Proposed 'Good Neighbor Ordinance' Drawing Support

A new ordinance before the Evansville City Council takes aim at tenants of rental properties that have a history of being a public nuisance. The so called Good Neighbor Ordinance has the support of a majority of the City Council, many for-profit landlords, Evansville Police and the Mayor's office.
The council is slated to take a vote, however it's unclear if the budget will gain enough support to pass. Budget negotiations have been tense as usual this year, in part, because the Winnecke administration and council leadership continue to disagree on the city's financial state.
The council is slated to take a vote, however it's unclear if the budget will gain enough support to pass. Budget negotiations have been tense as usual this year, in part, because the Winnecke administration and council leadership continue to disagree on the city's financial state.

A new ordinance before the Evansville City Council takes aim at tenants of rental properties that have a history of being a public nuisance. The so called Good Neighbor Ordinance has the support of a majority of the City Council, many for-profit landlords, Evansville Police and the Mayor's office.
 
Crafted in part by Councilwoman Stephanie Brinkerhoff-Riley (D-3rd Ward) and Councilman Dan McGinn (R-1st Ward), the Good Neighbor Ordinance builds upon the city's public nuisance ordinance which was passed in 2006. The ordinance could have a big impact on the rental property environment in Evansville, officials said.

By using a 'carrot and stick' approach to improve tenant behavior, Councilwoman Brinkerhoff-Riley said the ordinance will not only encourage rule-abiding tenants to move less frequently but also weed-out troublesome tenants.

"The vast majority of renters aren't the problem," Brinkerhoff-Riley said. "It just takes one in your neighborhood or on your street to cause problems."

Under the ordinance, tenants accused of serious crimes like rape or murder face automatic eviction. Tenants accused of less serious offenses like disorderly conduct, public intoxication, theft and intimidation have 'two strikes' before eviction. Finally, tenants accused of code violations like high weeds, trash in the yard or abandoned vehicles have 'three strikes' before eviction.

The ordinance is complaint-driven, Brinkerhoff-Riley said. Evansville Police may start the complaint of nuisance activity at a rental property. Landlords and tenants who receive these complaints must eliminate the issue within 72 hours and provide a response to the Evansville Police Department that details the steps taken to take care of the nuisance, Brinkerhoff-Riley said.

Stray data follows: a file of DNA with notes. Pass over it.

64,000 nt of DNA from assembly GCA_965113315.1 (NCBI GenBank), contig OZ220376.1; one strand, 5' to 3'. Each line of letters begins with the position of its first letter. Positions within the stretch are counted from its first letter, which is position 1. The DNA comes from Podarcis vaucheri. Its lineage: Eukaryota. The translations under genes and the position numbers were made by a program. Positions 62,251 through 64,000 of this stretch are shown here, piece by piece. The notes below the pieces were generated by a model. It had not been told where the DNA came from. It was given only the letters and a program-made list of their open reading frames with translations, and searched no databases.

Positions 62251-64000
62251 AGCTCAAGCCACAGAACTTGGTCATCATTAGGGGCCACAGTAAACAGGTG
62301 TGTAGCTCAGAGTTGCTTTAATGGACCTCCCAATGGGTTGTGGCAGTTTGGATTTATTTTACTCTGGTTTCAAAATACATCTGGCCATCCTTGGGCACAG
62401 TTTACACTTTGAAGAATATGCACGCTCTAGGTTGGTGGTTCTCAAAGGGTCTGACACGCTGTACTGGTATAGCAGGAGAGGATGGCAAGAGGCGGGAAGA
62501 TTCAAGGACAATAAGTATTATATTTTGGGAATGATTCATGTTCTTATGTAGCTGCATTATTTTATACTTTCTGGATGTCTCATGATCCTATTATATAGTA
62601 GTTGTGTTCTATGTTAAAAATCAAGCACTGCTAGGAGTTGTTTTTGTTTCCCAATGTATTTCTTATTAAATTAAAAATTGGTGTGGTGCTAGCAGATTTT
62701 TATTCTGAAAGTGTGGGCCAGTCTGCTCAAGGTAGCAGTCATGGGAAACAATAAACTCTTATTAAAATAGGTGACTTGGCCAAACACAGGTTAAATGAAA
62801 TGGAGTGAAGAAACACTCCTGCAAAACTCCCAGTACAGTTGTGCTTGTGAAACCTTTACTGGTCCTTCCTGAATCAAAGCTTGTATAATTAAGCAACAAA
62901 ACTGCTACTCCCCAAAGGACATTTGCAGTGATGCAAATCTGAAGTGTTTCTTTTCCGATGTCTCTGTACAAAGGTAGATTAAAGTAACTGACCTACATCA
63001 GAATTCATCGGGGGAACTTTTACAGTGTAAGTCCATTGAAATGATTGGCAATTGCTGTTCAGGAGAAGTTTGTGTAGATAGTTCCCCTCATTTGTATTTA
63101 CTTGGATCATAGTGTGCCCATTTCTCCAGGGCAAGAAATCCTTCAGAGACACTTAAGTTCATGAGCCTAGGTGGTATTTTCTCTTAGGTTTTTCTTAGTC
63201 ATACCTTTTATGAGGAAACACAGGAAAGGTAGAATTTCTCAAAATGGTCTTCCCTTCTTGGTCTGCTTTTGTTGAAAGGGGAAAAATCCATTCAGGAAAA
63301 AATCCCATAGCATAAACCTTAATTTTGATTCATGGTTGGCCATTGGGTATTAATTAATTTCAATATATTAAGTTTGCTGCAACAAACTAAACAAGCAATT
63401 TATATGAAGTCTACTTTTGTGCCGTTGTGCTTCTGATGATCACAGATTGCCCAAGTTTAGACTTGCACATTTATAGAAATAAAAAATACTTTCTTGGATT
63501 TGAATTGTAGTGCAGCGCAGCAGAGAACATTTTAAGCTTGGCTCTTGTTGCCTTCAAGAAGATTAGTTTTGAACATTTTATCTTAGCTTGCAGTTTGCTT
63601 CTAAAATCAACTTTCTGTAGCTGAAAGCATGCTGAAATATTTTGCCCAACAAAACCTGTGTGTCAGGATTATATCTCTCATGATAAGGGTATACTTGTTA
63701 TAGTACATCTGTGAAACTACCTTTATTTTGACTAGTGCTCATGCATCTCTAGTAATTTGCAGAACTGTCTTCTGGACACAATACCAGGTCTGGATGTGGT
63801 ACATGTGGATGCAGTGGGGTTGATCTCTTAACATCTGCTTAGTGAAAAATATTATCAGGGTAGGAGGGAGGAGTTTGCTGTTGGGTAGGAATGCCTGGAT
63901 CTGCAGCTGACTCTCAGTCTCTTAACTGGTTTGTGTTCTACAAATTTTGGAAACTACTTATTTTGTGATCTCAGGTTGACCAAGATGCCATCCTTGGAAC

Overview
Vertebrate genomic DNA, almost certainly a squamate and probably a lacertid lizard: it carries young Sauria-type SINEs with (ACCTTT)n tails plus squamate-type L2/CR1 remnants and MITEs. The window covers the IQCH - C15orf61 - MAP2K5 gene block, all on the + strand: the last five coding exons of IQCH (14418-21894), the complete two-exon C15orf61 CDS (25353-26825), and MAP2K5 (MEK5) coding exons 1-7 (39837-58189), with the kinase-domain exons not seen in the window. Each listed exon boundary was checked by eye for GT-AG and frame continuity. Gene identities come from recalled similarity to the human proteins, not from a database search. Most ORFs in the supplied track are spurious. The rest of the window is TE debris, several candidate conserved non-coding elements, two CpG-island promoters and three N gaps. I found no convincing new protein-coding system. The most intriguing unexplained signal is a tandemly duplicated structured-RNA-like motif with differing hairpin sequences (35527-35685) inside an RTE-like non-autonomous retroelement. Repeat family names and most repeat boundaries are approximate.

"If it's not a crime of passion or a crime of addiction, I think we have a shot at controlling some behavior," Brinkerhoff-Riley said. "Part of that is by reinforcing that they are part of the neighborhood and we have an expectation when you're there. The point of this ordinance isn't to add an additional penalty to someone who is already dealing with the court system. It's only when that behavior has also affected a neighbor." 

The ordinance has the support Monte Fetter. Fetter is the owner of Fetter Properties, one of the largest property management companies in the city. He is also the president of POMA, the Property Owners and Managers Association of Evansville. Fetter said because the complaints will be tracked, it establishes a paper trail on troublesome tenants.

"Screening is critical in tenant selection," Fetter said. "The more information you get, the better. This will certainly help."

"One of the biggest complaints landlords have had is when someone is coming to them wanting an apartment or a rental house, they're being evicted somewhere else," Brinkerhoff-Riley said. "The landlord has no way of knowing that because the eviction hasn't been filed yet."

"It's really changing the face of how we've done business in the past," Fetter said. "I'm really excited for the future of rental property in Evansville."

The ordinance has it's first reading before the City Council on Monday night. If passed, it would take effect in October.


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